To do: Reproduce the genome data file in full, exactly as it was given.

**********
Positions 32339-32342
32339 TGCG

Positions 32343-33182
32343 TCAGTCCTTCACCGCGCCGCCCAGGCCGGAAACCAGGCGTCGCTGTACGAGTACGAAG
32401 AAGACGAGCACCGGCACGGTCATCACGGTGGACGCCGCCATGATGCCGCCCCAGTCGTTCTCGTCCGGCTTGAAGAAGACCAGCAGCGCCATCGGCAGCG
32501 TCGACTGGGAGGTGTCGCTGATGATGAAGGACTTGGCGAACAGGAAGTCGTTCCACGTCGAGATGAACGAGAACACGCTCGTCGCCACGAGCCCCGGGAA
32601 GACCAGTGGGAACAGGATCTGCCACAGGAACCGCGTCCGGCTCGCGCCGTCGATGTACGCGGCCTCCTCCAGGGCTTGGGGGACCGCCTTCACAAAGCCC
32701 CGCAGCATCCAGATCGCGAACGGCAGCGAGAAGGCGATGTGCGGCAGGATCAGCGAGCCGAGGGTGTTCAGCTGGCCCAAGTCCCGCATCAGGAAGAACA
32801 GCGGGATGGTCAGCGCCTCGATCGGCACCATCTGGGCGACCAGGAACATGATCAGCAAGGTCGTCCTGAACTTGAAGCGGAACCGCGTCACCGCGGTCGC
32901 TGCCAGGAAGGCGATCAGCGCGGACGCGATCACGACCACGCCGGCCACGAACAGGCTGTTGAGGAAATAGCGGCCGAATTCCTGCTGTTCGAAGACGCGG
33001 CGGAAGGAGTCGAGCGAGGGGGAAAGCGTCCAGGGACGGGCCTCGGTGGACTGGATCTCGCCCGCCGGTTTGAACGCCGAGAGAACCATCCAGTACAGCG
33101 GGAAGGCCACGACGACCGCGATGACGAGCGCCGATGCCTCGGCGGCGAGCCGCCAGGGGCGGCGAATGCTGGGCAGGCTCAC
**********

Positions 32339-32342
32339 TGCG

Positions 32343-33182
32343 TCAGTCCTTCACCGCGCCGCCCAGGCCGGAAACCAGGCGTCGCTGTACGAGTACGAAG
32401 AAGACGAGCACCGGCACGGTCATCACGGTGGACGCCGCCATGATGCCGCCCCAGTCGTTCTCGTCCGGCTTGAAGAAGACCAGCAGCGCCATCGGCAGCG
32501 TCGACTGGGAGGTGTCGCTGATGATGAAGGACTTGGCGAACAGGAAGTCGTTCCACGTCGAGATGAACGAGAACACGCTCGTCGCCACGAGCCCCGGGAA
32601 GACCAGTGGGAACAGGATCTGCCACAGGAACCGCGTCCGGCTCGCGCCGTCGATGTACGCGGCCTCCTCCAGGGCTTGGGGGACCGCCTTCACAAAGCCC
32701 CGCAGCATCCAGATCGCGAACGGCAGCGAGAAGGCGATGTGCGGCAGGATCAGCGAGCCGAGGGTGTTCAGCTGGCCCAAGTCCCGCATCAGGAAGAACA
32801 GCGGGATGGTCAGCGCCTCGATCGGCACCATCTGGGCGACCAGGAACATGATCAGCAAGGTCGTCCTGAACTTGAAGCGGAACCGCGTCACCGCGGTCGC
32901 TGCCAGGAAGGCGATCAGCGCGGACGCGATCACGACCACGCCGGCCACGAACAGGCTGTTGAGGAAATAGCGGCCGAATTCCTGCTGTTCGAAGACGCGG
33001 CGGAAGGAGTCGAGCGAGGGGGAAAGCGTCCAGGGACGGGCCTCGGTGGACTGGATCTCGCCCGCCGGTTTGAACGCCGAGAGAACCATCCAGTACAGCG
33101 GGAAGGCCACGACGACCGCGATGACGAGCGCCGATGCCTCGGCGGCGAGCCGCCAGGGGCGGCGAATGCTGGGCAGGCTCAC